Nevertheless, the argument usually is that the threat of naming and shaming associated with a Public Statement is more effective than the actual sanctions themselves. But that need not be true for Pakistan.

THE PAKISTAN CONUNDRUM

As things stand now, Pakistan is in the 'Ongoing Process Statement'—along with 11 other countries, according to the FATF website updated as of October 2019. It's anybody's guess as to what progress Pakistan has made in combatting terror and terror financing. Still, there's a likelihood of it escaping the ignominy of a Public Statement when it comes for its February 2020 review. That's because Pakistan has an agreed action plan backed by a political commitment.

The very act of remaining engaged with FATF in the monitoring and follow-up process earns it brownie points—unlike an Iran or North Korea. When Pakistan was originally evaluated in 2009, it was for technical compliance, but the evaluation criterion changed to include effectiveness in 2013, hence FATF might be considerate of this fact too.

Let's assume, on the other hand, that FATF is unsatisfied with Pakistan's progress. Then, the next step would be to apply 'enhanced due diligence' by countries dealing with Pakistan than taking it to the final level of imposing 'sanctions'.

Also, a mere FATF Public Statement without a sanction need not be a big deal. After all, as of February 2019, FATF had reviewed 81 countries and publicly identified 69 of them for deficiencies. Of these, 44 have been removed from the list on account of undertaking reforms. At some point both Israel and Russian were identified in the Public Statement.

While in theory, FATF can jump to the level of sanction, the global geopolitical realities indicate that countries like the US will have to pressure in that direction stating a compelling reason. Such an unprecedented move was already done in bringing Pakistan back to FATF monitoring from the regional level in 2018. Pakistan had earlier been released from FATF review in February 2015 with a condition that further progress will be monitored by its regional body Asia Pacific Group, especially implementation of UNSCR 1267.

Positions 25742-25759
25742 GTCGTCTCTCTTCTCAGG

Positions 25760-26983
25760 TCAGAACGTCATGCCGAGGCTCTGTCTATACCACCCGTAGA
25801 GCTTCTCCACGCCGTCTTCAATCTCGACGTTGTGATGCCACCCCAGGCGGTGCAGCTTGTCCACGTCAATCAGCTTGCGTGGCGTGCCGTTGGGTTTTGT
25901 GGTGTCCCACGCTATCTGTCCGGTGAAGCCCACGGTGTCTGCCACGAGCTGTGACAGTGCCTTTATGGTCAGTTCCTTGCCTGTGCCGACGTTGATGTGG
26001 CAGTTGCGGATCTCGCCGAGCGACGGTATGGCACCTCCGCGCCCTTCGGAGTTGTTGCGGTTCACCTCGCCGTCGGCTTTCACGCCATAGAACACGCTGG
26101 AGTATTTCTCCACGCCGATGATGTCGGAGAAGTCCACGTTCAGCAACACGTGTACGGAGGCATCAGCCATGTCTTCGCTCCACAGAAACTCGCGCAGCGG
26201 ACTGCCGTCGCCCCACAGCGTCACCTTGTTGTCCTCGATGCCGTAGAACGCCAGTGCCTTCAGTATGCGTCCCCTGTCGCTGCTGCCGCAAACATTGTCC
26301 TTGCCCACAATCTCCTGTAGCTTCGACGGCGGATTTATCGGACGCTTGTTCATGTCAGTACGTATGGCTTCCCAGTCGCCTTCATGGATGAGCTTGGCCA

This resolution related to freezing assets of and arresting the UN-designated terrorists — Lashkar-e-Taiba founder Hafiz Saeed, Jaish-e-Mohammad founder Maulana Masood Azhar and so on. When Pakistan continued to violate the UN resolution, India had upped the ante for violation of FATF recommendations 36-40. And, with the US' support, was able to bring Pakistan back to FATF monitoring.

So, India should again build alliances and force FATF to issue not just a Public Statement but one with sanctions too. Sanctions or a threat thereof could extract more compliance. A mere Public Statement calling only for enhanced due diligence will not impact a belligerent Pakistan.

The threat of a Public Statement did earlier force Pakistan to house arrest Hafeez Saeed, the Mumbai terror attack mastermind, on January 31, 2018—days before the February 2018 FATF Plenary. More is needed now. That said, the crucial point is that FAFT remains constantly engaged with Pakistan in combating terror financing and money laundering. This is very critical for India and from a global standpoint as well, and shouldn't be overlooked.

(The author works in the Department of Economic Affairs, Ministry of Finance as Director. Views are personal.)